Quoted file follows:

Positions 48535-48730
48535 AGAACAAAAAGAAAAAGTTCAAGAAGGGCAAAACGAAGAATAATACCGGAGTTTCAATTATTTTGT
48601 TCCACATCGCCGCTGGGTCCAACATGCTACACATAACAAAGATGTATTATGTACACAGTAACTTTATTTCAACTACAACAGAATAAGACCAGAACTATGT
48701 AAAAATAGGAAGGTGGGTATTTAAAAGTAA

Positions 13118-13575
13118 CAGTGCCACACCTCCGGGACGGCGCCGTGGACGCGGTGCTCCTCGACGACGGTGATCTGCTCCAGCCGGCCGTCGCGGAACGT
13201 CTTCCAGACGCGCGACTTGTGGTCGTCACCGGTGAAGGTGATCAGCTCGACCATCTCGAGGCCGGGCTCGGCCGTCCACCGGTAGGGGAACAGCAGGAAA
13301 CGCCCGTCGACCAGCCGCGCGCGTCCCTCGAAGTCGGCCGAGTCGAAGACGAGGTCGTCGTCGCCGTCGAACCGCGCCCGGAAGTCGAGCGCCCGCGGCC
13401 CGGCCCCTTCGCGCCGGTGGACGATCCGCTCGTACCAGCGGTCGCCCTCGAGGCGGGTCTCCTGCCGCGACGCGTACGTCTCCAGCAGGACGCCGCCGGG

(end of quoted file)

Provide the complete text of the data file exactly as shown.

Positions 48535-48730
48535 AGAACAAAAAGAAAAAGTTCAAGAAGGGCAAAACGAAGAATAATACCGGAGTTTCAATTATTTTGT
48601 TCCACATCGCCGCTGGGTCCAACATGCTACACATAACAAAGATGTATTATGTACACAGTAACTTTATTTCAACTACAACAGAATAAGACCAGAACTATGT
48701 AAAAATAGGAAGGTGGGTATTTAAAAGTAA

Positions 13118-13575
13118 CAGTGCCACACCTCCGGGACGGCGCCGTGGACGCGGTGCTCCTCGACGACGGTGATCTGCTCCAGCCGGCCGTCGCGGAACGT
13201 CTTCCAGACGCGCGACTTGTGGTCGTCACCGGTGAAGGTGATCAGCTCGACCATCTCGAGGCCGGGCTCGGCCGTCCACCGGTAGGGGAACAGCAGGAAA
13301 CGCCCGTCGACCAGCCGCGCGCGTCCCTCGAAGTCGGCCGAGTCGAAGACGAGGTCGTCGTCGCCGTCGAACCGCGCCCGGAAGTCGAGCGCCCGCGGCC
13401 CGGCCCCTTCGCGCCGGTGGACGATCCGCTCGTACCAGCGGTCGCCCTCGAGGCGGGTCTCCTGCCGCGACGCGTACGTCTCCAGCAGGACGCCGCCGGG